Andrej Andrej - 1 month ago 6
Python Question

Count distinct IDs for each year in Python

Suppose we have file like (first column refers to ID number and the second column to year):

1|2015
1|2015
1|2015
2|2015
2|2015
2|2015
3|2014
3|2014
4|2014
4|2014
5|2013


Task is to count how many IDs are there for each year. For example in our case the output file should be:

2015|2
2014|2
2013|1


What is the most appropriate programming structure to count these frequencies? My initial attempt is pasted below. (Current code prints only the number of distinct IDs.)

tmp_id = ''
counter = 0
with open('test.txt') as my_file:
for line in my_file:
id, year = line.strip().split('|')
if (id != tmp_id):
counter = counter + 1
tmp_id = id
print(counter)

Answer

This is how i would do it:

my_file = r'..\dummy.csv'

my_dict = dict()
with open(my_file, 'r') as f:
    for rows in f:
        v, k = rows.strip().split('|')
        my_dict.setdefault(k, [])
        my_dict[k].append(v)

for keys, values in my_dict.items():
    my_dict[keys] = len(set(values))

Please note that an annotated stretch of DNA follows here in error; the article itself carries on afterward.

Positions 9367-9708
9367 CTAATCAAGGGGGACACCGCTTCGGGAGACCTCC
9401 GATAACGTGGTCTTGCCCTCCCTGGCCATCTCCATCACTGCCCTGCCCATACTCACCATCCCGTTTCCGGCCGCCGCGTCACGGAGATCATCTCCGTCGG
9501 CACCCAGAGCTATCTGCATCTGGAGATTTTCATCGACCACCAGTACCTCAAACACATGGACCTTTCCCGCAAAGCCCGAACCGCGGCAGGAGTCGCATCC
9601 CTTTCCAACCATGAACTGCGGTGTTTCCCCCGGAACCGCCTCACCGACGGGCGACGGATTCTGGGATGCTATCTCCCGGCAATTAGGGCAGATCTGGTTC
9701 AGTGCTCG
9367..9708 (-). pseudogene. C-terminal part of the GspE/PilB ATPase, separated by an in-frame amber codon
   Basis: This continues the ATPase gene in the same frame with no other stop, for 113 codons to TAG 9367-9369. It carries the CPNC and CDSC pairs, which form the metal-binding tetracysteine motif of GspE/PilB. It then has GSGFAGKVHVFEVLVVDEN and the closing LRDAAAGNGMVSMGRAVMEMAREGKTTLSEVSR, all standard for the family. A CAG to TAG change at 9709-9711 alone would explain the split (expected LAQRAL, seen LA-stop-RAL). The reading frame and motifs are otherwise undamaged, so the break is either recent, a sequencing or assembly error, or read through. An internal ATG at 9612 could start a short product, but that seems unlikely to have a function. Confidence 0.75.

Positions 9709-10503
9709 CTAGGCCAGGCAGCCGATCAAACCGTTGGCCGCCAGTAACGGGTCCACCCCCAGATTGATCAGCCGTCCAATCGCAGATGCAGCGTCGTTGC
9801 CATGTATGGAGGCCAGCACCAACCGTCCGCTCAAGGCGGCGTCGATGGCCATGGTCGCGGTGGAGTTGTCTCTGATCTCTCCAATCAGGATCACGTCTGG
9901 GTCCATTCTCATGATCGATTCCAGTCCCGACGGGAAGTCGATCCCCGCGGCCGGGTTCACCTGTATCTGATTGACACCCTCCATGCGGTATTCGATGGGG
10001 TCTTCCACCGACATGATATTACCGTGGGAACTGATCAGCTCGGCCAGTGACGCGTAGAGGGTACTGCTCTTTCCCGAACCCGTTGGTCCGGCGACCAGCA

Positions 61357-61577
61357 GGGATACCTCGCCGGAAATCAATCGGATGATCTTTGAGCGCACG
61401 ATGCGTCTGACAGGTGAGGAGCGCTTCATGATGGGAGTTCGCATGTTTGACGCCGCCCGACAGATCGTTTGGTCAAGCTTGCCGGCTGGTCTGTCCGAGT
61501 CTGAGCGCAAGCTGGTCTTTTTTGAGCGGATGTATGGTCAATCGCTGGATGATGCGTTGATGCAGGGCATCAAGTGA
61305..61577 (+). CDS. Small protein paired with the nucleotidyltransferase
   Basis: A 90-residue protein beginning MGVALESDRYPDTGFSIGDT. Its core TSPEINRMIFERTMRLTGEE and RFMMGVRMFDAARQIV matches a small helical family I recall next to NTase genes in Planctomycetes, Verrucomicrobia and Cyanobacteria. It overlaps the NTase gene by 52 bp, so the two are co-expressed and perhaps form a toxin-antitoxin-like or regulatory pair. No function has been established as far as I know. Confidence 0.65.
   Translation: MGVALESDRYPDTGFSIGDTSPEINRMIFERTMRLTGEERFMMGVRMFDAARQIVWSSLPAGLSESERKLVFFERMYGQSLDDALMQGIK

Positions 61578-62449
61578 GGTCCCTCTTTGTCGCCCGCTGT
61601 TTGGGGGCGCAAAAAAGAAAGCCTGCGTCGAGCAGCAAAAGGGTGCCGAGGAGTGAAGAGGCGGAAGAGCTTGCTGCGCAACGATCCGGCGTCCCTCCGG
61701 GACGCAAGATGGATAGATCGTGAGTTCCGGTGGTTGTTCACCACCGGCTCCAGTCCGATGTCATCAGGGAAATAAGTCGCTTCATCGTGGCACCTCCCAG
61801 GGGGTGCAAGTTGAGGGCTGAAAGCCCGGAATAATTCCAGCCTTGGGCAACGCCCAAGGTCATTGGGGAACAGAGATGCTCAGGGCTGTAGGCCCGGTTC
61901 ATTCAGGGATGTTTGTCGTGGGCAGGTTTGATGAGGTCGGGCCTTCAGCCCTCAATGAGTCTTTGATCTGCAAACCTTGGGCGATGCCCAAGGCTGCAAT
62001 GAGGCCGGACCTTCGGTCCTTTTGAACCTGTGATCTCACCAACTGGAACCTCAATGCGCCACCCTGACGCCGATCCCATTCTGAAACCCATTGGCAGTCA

print(my_dict)  # prints -> {'2013': 1, '2014': 2, '2015': 2}

with open(outfile, 'w') as f_out:
    for k, v in my_dict.items():
        f_out.write(k + '|' + v + '\n')

What's happening is that a dict is created to store the data. The choice for the dict comes from the fact that associations are present and have to be preserved (years to whatever the first column is). This is what dicts are for..

Then we loop through the file and keep adding dict keys (years) in the dictionary if they do not exist using the convenient .setdefault() method. Their values are initialised as empty lists in which the numbers of the first column get appended.

When everything is collected, we go through the dict once more and replace all values (lists) with the lenght of the corresponding set. Note that passing a list to the set() will remove the duplicates present in the list. Finally the len() returns the length of the container.

The last thing we want is to write the results to a file which is trivial work. Just open something with the write flag w and iterate over the dict. Note that by default, the write() method does not add a newline character so you have to do that yourself with '\n'. Cheers.


Having said all that, the code above can probably be substituted by something like two lines if one uses pandas instead. I will let you look into that yourself though.